Bankruptcy protection! What debt cannot be discharged under bankruptcy
It can be an overwhelming experience when debts surround you. There may be innumerable reasons why you got into debt in the first place, like carrying a high-interest credit balance, expensive medical costs, poor spending habits, major life events, etc.
Being under debt is always daunting, but it can be complicated when your hope of paying it back is restrained. In such stressful times, you may look for a debt relief program to help you deal with or manage the piling debts. Depending on the debts you owe and your financial capabilities to pay them back, various debt relief programs can benefit you.
However, when paying back the debts seems too challenging, you may consider filing for bankruptcy. The primary objective of filing for bankruptcy is protecting your assets, from real estate to automobiles to regular pay. This protection prevents creditors and lawsuits from foreclosures, repossessing, or garnishing these assets.
Filing for bankruptcy can minimize or discharge your debts, protect your assets, and keep collectors away. But some debts cannot be discharged under bankruptcy, and this understanding is essential to make the most fruitful decision.
What debts cannot be discharged with bankruptcy
Alimony and child support
Alimony and child support cannot be discharged by bankruptcy protection. Although, it can help you to catch up if you are behind on payments. The payment plan under Chapter 13 bankruptcy can be helpful to eliminate the debt only when you stay on track with all future payments on this debt.
Student loan debts
Student loans can be tough to be discharged even after you file for bankruptcy. You can show how overbearing it is to you or your dependents, for instance, being unable to maintain a basic standard of living. There may be a possibility that the court will discharge a part of your student loan debt if you can prove a similar burden.
If student loan debt is one of the more significant concerns, you can look for any other debt relief program to help you get rid of your debt more quickly.
Income tax debts that are recent can not be discharged through bankruptcy. However, some income tax debts that are older can be removed under certain conditions. When you file for bankruptcy, it should be more than three years after the tax return due date, and also, it must be more than two years after filing the return.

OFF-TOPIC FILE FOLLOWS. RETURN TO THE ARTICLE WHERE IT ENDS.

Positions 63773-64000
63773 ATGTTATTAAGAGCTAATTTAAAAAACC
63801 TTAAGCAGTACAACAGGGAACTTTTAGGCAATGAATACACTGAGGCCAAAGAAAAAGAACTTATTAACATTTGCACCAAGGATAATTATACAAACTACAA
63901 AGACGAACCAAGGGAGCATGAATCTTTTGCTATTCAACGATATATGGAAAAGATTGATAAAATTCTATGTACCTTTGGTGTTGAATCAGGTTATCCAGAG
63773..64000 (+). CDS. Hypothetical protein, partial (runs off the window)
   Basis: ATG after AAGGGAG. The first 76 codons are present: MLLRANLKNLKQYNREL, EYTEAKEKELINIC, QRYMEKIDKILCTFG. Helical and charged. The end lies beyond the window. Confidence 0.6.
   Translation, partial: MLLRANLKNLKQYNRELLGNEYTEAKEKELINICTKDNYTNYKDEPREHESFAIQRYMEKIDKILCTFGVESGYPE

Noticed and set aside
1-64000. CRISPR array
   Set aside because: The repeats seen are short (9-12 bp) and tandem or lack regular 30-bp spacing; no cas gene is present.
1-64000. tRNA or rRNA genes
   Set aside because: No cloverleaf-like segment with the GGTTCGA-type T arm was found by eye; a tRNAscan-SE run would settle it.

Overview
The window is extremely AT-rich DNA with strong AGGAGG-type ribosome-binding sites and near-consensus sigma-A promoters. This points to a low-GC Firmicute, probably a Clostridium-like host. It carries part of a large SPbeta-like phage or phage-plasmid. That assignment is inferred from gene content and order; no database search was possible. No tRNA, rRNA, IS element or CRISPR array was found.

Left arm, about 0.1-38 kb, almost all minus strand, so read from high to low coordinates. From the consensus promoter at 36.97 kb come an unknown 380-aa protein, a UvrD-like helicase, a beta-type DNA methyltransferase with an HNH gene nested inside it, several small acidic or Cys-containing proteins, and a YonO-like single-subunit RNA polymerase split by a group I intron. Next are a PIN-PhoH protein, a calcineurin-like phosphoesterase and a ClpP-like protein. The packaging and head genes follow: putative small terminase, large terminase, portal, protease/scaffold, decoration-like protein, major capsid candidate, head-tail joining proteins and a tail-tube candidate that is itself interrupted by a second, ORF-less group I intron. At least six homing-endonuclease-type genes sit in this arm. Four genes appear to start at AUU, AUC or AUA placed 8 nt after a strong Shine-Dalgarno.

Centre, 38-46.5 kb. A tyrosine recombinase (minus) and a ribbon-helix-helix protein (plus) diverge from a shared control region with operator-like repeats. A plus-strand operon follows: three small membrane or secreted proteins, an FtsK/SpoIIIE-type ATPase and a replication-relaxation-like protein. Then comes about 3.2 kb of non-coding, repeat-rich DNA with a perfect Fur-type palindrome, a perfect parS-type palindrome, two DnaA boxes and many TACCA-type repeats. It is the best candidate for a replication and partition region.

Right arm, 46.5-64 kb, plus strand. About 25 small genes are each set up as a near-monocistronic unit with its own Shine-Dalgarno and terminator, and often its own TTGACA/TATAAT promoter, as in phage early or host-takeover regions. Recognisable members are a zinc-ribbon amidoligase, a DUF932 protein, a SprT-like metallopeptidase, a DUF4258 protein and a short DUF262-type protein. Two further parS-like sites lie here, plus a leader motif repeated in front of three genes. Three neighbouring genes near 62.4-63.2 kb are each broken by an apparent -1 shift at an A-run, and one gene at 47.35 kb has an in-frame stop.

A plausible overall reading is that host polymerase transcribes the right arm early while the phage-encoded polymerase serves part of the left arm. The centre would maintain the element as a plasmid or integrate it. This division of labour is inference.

Income tax debts cannot be discharged unless you obtain a special exemption. You can obtain a special exemption by petitioning the bankruptcy court, stating why you should get relief.
Under bankruptcy protection, secured debts are not treated the same as unsecured debts. They are tied to a particular property, like a vehicle or a home. In a typical scenario, if you stop making payments against your car, it is repossessed. It works the same way even after you file for bankruptcy.
Bankruptcy releases you from the obligation to pay your secured debt regularly. But it does not discharge a lien, which gives the creditor the right to seize your property if you do not pay.
Creditors can prevent some debts from being eliminated. They can seek relief from the automatic stay, which restrains them from engaging in collection activities. The discharge process may not go as well as you hope. Consult a qualified attorney when considering bankruptcy.
You may have accumulated or acquired debts for various reasons, but not taking steps towards getting debt-free can be a mistake. When you have large debts you can’t pay back, are behind on your mortgage payments, and face foreclosure, harassment by collectors, or all of these, filing for bankruptcy may be your best option.
However, it is necessary to understand what kind of debts can and cannot be discharged when you file for protection under bankruptcy. For instance, debts like alimony and child support, student loan debts, income taxes, and secured debts are non-dischargeable debts under bankruptcy protection. On the contrary, most consumer debts, including medical and credit card debts, are dischargeable after you file for bankruptcy.
About The Author: Lyle Solomon has extensive legal experience, in-depth knowledge, and experience in consumer finance and writing. He has been a member of the California State Bar since 2003. He graduated from the University of the Pacific’s McGeorge School of Law in Sacramento, California, in 1998 and currently works for the Oak View Law Group in California as a Principal Attorney.